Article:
Lawmakers from five countries have joined forces to launch an international effort to fight online antisemitism.
The Inter-Parliamentary Task Force to Combat Online Antisemitism includes legislators from Canada, Australia, Israel, the United Kingdom, and the United States.
The effort involves two Canadian MPs: Liberal Anthony Housefather from Montreal, and Conservative Marty Morantz from Winnipeg, as well as former Toronto Liberal MP Michael Levitt, now President and CEO of Friends of Simon Wiesenthal Center.*
“Over the last several years, there has been an alarming increase in antisemitic incidents across the globe, with many originating online,” a Sept. 29 statement from Housefather’s office states. “As social media posts do not stop at international borders, members of the national legislatures of Australia, Canada, Israel, the United Kingdom, and the United States have come together across party lines to launch the Inter-Parliamentary Task Force to Combat Online Antisemitism.”
Task force members include: Member of Knesset Michal Cotler-Wunsh (Blue and White, Israel); Congresswoman Debbie Wasserman Schultz (Democrat, United States); Congressman Ted Deutch (Democrat, United States); Congressman Chris Smith (Republican, United States), Member of Parliament Josh Burns (Labour, Australia); Member of Parliament Dave Sharma (Liberal, Australia); Member of Parliament Andrew Percy (Conservative, United Kingdom); Member of Parliament Alex Sobel (Labour and Cooperative, United Kingdom), and the two Canadians MPs.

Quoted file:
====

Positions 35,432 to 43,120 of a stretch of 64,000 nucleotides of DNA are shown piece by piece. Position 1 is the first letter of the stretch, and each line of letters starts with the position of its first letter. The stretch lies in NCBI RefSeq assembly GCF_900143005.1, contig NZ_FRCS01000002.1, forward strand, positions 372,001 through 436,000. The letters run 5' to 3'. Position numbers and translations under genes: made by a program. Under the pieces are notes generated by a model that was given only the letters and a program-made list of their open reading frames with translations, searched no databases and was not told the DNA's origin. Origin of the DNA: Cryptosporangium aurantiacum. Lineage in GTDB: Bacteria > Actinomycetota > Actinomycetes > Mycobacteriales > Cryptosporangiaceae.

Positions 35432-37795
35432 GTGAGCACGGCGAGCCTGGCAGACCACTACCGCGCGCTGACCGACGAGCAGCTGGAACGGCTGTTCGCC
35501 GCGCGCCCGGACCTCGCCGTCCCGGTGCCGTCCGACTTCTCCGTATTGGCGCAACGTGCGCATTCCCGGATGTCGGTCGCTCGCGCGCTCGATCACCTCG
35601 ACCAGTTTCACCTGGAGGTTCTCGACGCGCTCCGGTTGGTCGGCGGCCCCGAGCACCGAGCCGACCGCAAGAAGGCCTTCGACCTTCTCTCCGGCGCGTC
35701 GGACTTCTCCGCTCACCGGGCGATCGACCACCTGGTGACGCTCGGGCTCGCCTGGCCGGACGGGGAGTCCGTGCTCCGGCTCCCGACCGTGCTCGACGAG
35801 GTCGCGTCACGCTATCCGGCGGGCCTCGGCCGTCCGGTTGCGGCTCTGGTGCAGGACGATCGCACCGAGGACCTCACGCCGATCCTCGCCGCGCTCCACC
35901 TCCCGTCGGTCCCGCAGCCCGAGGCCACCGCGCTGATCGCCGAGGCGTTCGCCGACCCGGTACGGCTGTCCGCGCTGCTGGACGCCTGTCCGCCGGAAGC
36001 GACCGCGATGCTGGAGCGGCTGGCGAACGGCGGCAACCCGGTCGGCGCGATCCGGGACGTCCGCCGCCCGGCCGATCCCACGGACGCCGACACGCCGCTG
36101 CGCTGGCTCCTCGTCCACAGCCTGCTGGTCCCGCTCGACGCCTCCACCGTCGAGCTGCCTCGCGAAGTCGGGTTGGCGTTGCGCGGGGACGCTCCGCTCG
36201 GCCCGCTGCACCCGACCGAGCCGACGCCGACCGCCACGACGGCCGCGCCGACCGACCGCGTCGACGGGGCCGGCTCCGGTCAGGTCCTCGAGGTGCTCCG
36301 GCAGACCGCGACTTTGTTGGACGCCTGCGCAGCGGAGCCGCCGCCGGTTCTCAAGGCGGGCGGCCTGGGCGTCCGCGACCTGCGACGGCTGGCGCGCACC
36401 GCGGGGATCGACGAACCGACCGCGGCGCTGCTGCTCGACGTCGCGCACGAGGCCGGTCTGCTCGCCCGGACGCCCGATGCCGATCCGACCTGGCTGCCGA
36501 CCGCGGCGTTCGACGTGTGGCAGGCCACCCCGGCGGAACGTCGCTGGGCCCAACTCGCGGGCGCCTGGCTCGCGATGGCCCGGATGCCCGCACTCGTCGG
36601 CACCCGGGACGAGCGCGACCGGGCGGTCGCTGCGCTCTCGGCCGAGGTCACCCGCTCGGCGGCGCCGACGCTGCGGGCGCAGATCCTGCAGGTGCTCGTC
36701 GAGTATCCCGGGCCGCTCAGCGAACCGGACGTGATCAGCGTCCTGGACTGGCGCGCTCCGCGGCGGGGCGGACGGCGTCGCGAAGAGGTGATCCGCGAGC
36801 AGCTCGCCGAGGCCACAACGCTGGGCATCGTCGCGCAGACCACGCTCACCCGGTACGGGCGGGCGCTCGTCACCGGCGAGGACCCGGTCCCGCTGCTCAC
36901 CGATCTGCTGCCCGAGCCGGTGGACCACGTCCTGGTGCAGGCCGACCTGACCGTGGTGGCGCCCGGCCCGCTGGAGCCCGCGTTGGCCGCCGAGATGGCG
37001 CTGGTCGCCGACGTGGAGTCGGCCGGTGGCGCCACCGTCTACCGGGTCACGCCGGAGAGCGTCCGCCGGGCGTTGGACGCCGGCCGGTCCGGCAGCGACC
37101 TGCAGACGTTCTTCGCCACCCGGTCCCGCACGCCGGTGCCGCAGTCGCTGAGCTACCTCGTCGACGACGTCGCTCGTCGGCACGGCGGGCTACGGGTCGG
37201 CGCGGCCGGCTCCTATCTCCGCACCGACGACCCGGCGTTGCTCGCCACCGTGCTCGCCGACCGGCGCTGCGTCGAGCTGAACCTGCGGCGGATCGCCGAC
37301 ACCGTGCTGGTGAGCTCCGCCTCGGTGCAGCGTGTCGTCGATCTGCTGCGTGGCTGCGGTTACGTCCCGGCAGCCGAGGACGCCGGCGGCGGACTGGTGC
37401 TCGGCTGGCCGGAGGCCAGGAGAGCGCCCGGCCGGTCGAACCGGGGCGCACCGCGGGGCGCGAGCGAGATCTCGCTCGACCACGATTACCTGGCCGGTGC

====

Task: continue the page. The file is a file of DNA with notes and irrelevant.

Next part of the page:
The launch of the task force follows campaigns working to expose online antisemitism, including the #NoSafeSpaceForJewHate campaign that served as a global call to action to combat the virulent antisemitism that goes unaddressed or inadequately addressed on social media platforms.
The task force has the following goals:
• Establishing consistent messaging and policy from Parliaments and legislatures around the world in order to hold social media platforms, including Twitter, TikTok, Facebook, and Google, accountable;
• The adoption and publication of transparent policies related to hate speech;
• Raising awareness about antisemitism on social media platforms and its consequences in order to acknowledge the tremendous responsibility that comes with the power the platforms hold;
• Emphasizing that if one minority cannot be protected by hate speech policies, then none can be. This Task Force will therefore serve as a means for protecting all minority groups from online hate;Underscoring that the fight against antisemitism is a non-partisan consensus in democratic countries.
Online hate, including antisemitic animus, “is growing exponentially,” stated Housefather. “Posts are viewed across national borders and impact people in many jurisdictions. Social media platforms have failed to adequately address hatred on their own. But they cannot be expected to create different policies in every separate country. By working together, we can create international definitions and recommendations for regulating social media platforms that can then be reviewed and hopefully implemented by each individual country.”
Stated Morantz: “Online hate is an abhorrent reality on social media platforms. I am honoured to work on a bipartisan basis with my Canadian colleagues, as well as international colleagues, to find solutions that keep all those safe who might suffer from online hate, antisemitism and discrimination.”
Said Cotler-Wunsh, daughter of former Canadian justice minister Irwin Cotler, “Always and at this time in particular, as we stand united in fighting a global pandemic, another virus rages that requires global collaboration and cooperation. By working with multi-partisan allies in parliaments around the world, we hope to create best practices and real change in holding the social media giants accountable to the hatred that exists on their platforms. It is imperative that we work together to expose the double standards.”
* The above updates Canadian members of the task force.